The Car Parable

John MacArthur once said when talking about Jesus parable of the Ten Virgins, how it’s a mistake when people try and scrutinize to parable to represent more than the point it was overall meant to make. Sometimes a oil lamp is just an oil lamp, it does not need to represent faith, belief, grace or anything at all for the parable to tell the main point ‘the bridegroom might delay, be prepared to wait, and keep watching.

My point I made with the example where pro sells me a car is not a parable where I represent man and Pro is God, or the car is salvation, or my soul, or the money is my will, or my works, ect.

That’s why I said to assume Pro was selling me a dodge viper. Not God, so that you understand my point about promises and lying. Are you a liar when you don’t follow through with what you signed to do on a contract that I myself nullified? No, that’s absurd, I am the one that lied, I am the one that changed my mind about parting with my money. Not giving me a car does not make you a liar.

If I should take comparing salvation to the covenant between car dealer and buyer, then the dodge viper is something we could never buy. We flat out don’t have the money and could never come up with it. But thankfully, the son of god is willing to pay for it for us and will co-sign on the deal. But it just does not work without his signature. We can’t opt to have him removed as cosigner and still expect the car. The purchase was made under his name. It just does not work without it or with any other name.

Greater than God

Pro restated we have free will to reject God even after we are saved, it just holds no power over our salvation. He has already conceded we can reject salvation initially and it affect our salvation, just not after we are given it and because of this I win this debate. I argued if our will has power over our salvation in the beginning (and does not challenge the power of God then) then there’s no reason to think it does not after salvation (or to think it would all of a sudden challenge Gods power then either). Pro did not address that case at all and dropped it.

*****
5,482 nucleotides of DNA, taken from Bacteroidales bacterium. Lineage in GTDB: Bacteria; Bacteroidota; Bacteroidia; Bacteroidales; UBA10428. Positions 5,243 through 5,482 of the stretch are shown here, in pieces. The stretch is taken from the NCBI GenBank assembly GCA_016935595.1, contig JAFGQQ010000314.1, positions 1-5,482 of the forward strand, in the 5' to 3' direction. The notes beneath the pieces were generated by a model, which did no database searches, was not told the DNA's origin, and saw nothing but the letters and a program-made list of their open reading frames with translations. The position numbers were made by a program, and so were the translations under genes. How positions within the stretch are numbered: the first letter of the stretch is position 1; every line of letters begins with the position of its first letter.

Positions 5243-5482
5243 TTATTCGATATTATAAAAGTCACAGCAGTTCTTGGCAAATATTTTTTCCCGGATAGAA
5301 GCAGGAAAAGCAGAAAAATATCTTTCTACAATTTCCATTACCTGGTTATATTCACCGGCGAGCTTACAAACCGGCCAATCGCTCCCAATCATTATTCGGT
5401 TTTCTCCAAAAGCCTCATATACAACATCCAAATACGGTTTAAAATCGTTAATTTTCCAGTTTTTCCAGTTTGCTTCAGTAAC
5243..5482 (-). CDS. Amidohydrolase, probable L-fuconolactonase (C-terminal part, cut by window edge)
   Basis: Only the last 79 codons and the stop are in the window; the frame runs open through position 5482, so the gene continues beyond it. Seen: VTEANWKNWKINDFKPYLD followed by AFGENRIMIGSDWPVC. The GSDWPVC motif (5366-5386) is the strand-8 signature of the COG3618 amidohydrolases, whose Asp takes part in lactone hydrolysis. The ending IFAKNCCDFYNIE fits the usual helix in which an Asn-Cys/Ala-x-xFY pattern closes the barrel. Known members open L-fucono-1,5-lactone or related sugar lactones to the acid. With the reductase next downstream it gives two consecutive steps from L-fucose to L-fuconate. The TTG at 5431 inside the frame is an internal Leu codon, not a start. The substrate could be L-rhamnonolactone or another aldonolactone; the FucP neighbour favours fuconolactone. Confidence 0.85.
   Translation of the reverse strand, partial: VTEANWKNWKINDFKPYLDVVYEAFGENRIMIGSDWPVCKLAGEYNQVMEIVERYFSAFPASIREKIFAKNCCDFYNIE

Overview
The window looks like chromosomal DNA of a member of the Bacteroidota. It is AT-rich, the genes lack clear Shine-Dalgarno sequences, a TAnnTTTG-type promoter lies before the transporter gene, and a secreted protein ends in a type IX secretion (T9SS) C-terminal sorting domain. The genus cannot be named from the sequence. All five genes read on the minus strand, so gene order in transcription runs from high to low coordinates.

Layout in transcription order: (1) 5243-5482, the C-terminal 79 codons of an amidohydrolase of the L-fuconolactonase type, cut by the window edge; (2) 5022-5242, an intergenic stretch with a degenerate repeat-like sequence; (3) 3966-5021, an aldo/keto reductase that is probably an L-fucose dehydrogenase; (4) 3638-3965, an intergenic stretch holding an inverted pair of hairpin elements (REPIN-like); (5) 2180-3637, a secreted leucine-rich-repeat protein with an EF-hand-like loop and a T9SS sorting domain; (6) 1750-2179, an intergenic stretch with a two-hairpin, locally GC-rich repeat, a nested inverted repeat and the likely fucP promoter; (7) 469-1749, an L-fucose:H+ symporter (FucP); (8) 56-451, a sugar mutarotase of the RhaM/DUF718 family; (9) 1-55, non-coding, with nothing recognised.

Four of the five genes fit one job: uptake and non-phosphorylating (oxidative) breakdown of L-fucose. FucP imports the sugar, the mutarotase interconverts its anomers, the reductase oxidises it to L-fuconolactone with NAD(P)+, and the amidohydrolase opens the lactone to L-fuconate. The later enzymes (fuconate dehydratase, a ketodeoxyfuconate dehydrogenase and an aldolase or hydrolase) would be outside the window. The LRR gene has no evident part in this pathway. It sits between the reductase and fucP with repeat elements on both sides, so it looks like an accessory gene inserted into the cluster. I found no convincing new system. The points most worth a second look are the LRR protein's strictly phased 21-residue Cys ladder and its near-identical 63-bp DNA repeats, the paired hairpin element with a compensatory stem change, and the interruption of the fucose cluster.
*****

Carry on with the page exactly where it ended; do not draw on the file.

To be consistent about free will not holding power over whether we are saved or not or it would make us out to be greater than God, you would have to agree the same about the initial salvation. That somehow our will being able to reject it made us greater than God so we must not have true power to resist god’s salvation. Pro conceded though that that’s not the case, we have will from god then before salvation and that will affects our salvation.

Pro also did not reject my case that Christians still very much do have will to resist God’s will after salvation because we still sin. That will is not over ridden.

So Pro has conceded…

A) Our Free Will determines our salvation before we are saved

B) We still have that Free Will after we save, we still sin.

It follows from A and B that we have salvation affecting Free Will after we are saved.


1) Pro dropped his case about Templeton, conceding his beliefs can not be proven to support his case

2) Pro dropped his case about the Greek word Aion, conceding its not relevant to the debate.

3) Pro conceded we have Free Will from God initially, and that Free Will affects our salvation

4) Pro conceded we have Free Will later on as well, after salvation.

5) My argument about Richard Dawkins being blessed has been left unchallenged thus it refutes his case about the fire burning down the house representing blessings in this life

6) I refuted the case about the double crucifixion last round with an understanding of apostasy that even pro says he’s been arguing under.